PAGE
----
We think of our companies as being in a safe, friendly place, but once connected to the internet, it's like those businesses are located in a blighted neighborhood with thugs around every corner. The fact that we can’t see these risks makes it difficult for non-technical leaders to internalize the fact that they exist.

Government agencies and Congress are starting to focus on digital risks that impact the public. For instance, the Colonial Pipeline, a major source of gasoline and jet fuel for the Southeastern United States, suffered a ransomware attack that shut down operations for six days, causing gas shortages across its supply region and impacting millions of registered voters. Shortly after this incident, Congress passed the Cyber Incident Reporting for Critical Infrastructure Act of 2022, requiring regulations for incident reporting in broadly defined categories of “critical infrastructure.”

In addition, the Securities and Exchange Commission (SEC) and the Federal Trade Commission (FTC) are getting into the act by proposing sweeping requirements for risk and incident disclosures, proper use of personal information, and data use limitations. Expansive government requirements will force businesses to understand their digital environment better and expand their visibility into online activity within their organizations. Compliance will include not only how data is used and how environments are monitored but will also require public disclosers of related policies and procedures and require almost real-time incident reporting.

Regulation and Decreased Insurance Coverage Force the Board

Cybersecurity costs are about to go up for all businesses in the United States. Companies will have to pay closer attention to their security infrastructure, monitor and manage it, and establish reporting mechanisms to regulatory bodies. Instead of relying on insurance to defer risk, they'll have to expand their internal capabilities to manage and mitigate risk, and there will be financial consequences when these processes fail. With regulatory momentum, government oversight of the digital economy will become more engaged. Hopefully, broader risk and security awareness will provide less opportunity for cybercriminals, and the internet will become a safer environment for businesses. What this means to companies, however, is that risk management and cybersecurity will have to be better understood by the C-suite and a business-impacting priority for Boards.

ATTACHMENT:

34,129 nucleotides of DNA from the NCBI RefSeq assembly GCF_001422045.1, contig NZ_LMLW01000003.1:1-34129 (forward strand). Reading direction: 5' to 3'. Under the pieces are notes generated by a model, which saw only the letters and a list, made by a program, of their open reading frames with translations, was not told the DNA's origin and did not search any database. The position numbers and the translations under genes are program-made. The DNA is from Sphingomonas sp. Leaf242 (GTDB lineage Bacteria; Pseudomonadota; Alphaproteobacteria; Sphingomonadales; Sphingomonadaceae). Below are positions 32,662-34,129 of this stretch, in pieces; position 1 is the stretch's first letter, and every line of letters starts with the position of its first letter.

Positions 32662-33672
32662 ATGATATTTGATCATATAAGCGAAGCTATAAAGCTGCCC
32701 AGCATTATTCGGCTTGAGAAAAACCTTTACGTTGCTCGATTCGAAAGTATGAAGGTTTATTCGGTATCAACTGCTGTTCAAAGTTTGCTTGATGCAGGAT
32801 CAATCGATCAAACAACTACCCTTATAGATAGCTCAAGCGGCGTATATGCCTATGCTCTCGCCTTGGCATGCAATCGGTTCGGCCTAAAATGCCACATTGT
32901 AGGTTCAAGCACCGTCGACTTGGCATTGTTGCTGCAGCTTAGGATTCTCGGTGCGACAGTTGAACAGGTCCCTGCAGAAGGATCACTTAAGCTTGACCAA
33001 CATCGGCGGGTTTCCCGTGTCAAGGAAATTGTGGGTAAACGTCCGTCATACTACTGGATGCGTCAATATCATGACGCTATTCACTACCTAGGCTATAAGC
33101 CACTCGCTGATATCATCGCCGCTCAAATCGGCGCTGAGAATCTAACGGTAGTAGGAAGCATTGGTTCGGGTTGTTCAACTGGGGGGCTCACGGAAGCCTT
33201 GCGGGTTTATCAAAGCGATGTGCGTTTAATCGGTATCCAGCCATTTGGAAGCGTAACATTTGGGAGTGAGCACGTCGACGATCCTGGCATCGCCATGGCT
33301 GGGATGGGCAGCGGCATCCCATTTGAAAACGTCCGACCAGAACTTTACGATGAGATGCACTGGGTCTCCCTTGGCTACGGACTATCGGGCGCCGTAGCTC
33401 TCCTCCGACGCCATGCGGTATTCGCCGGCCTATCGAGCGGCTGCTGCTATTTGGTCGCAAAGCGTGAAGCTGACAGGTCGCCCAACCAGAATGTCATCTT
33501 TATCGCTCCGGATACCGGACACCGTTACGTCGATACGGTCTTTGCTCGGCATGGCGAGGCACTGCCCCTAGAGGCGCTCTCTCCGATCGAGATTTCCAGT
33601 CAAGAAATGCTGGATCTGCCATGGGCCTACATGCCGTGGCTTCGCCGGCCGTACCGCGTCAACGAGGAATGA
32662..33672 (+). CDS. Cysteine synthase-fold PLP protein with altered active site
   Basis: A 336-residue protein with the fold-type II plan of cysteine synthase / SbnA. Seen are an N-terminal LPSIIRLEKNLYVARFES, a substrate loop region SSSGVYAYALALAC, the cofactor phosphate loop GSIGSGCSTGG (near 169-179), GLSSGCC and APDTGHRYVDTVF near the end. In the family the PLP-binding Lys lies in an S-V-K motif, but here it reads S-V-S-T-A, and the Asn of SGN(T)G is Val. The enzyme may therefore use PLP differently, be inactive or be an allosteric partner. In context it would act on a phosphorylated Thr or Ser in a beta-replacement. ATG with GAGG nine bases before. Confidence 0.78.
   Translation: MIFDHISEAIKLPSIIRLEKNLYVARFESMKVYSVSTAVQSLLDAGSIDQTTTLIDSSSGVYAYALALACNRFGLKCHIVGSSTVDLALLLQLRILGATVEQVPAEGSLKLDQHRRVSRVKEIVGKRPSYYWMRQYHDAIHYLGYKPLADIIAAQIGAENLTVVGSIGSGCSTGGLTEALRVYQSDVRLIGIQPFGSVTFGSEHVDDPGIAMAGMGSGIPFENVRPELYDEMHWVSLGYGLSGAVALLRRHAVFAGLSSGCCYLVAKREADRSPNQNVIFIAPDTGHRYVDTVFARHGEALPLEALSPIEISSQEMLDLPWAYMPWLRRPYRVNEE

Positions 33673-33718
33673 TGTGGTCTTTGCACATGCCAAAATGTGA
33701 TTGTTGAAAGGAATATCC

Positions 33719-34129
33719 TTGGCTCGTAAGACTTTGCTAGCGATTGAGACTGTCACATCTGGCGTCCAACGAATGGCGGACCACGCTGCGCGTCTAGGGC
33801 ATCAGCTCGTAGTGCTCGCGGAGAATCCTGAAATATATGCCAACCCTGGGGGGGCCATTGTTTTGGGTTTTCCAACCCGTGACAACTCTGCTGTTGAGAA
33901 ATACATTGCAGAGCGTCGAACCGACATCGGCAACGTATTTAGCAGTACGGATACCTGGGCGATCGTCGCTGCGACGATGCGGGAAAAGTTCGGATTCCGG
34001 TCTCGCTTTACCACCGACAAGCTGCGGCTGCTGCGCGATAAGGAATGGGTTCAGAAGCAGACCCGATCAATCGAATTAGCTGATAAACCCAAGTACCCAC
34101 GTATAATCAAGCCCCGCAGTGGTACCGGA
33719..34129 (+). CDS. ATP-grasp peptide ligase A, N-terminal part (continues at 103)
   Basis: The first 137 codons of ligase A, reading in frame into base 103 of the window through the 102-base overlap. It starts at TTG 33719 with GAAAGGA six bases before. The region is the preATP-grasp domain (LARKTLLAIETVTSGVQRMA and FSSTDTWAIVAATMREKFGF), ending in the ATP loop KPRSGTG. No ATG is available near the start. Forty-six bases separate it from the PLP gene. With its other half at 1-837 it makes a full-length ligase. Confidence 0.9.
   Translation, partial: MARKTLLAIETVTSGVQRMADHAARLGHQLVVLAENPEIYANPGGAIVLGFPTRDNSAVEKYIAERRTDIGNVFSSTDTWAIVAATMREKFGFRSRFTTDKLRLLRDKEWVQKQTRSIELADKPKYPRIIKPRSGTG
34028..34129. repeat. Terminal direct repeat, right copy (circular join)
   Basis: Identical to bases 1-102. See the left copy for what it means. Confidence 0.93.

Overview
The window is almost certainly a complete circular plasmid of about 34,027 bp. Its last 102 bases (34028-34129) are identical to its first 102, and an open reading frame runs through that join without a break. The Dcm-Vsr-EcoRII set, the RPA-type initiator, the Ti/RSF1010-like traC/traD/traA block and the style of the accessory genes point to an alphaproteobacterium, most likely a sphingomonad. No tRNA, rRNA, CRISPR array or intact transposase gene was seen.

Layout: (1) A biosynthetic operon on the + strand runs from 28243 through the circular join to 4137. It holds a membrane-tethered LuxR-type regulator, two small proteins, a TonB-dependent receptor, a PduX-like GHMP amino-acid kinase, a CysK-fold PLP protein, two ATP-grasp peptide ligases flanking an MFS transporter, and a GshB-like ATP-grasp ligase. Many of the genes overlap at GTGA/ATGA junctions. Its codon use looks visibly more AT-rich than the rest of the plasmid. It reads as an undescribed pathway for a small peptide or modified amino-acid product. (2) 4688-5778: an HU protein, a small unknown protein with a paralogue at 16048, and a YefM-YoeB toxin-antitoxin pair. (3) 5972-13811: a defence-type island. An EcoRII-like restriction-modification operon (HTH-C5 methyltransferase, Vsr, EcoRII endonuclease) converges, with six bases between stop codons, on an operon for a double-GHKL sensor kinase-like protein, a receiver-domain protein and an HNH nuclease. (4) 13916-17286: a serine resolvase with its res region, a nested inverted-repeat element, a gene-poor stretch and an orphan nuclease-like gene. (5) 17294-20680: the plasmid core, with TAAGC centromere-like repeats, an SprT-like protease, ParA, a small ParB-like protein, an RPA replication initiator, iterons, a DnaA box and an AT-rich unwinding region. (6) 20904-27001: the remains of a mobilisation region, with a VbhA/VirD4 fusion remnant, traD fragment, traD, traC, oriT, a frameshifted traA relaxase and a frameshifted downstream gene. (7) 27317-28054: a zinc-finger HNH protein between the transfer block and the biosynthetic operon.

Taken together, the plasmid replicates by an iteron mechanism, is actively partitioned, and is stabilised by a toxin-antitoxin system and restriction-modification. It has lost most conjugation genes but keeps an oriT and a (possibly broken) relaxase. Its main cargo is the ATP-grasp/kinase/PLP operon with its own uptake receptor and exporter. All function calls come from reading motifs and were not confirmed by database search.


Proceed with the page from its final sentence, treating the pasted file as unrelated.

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About the Author(s)

Devin Jones

Chief Strategy Officer, Active Cypher

Devin Jones is currently the Chief Strategy Officer for Active Cypher, Inc. held leadership roles in product management, engineering, development operations, and services at Cisco Systems and Juniper Networks, and has been a serial entrepreneur in multiple startups in the areas of cybersecurity and machine learning. His areas of expertise are cybersecurity, applying machine learning to real-world problems, SaaS infrastructure, and cloud computing. Devin is a veteran of the United States Navy and served as a regional expert in the Middle East and the Soviet Union for the intelligence community.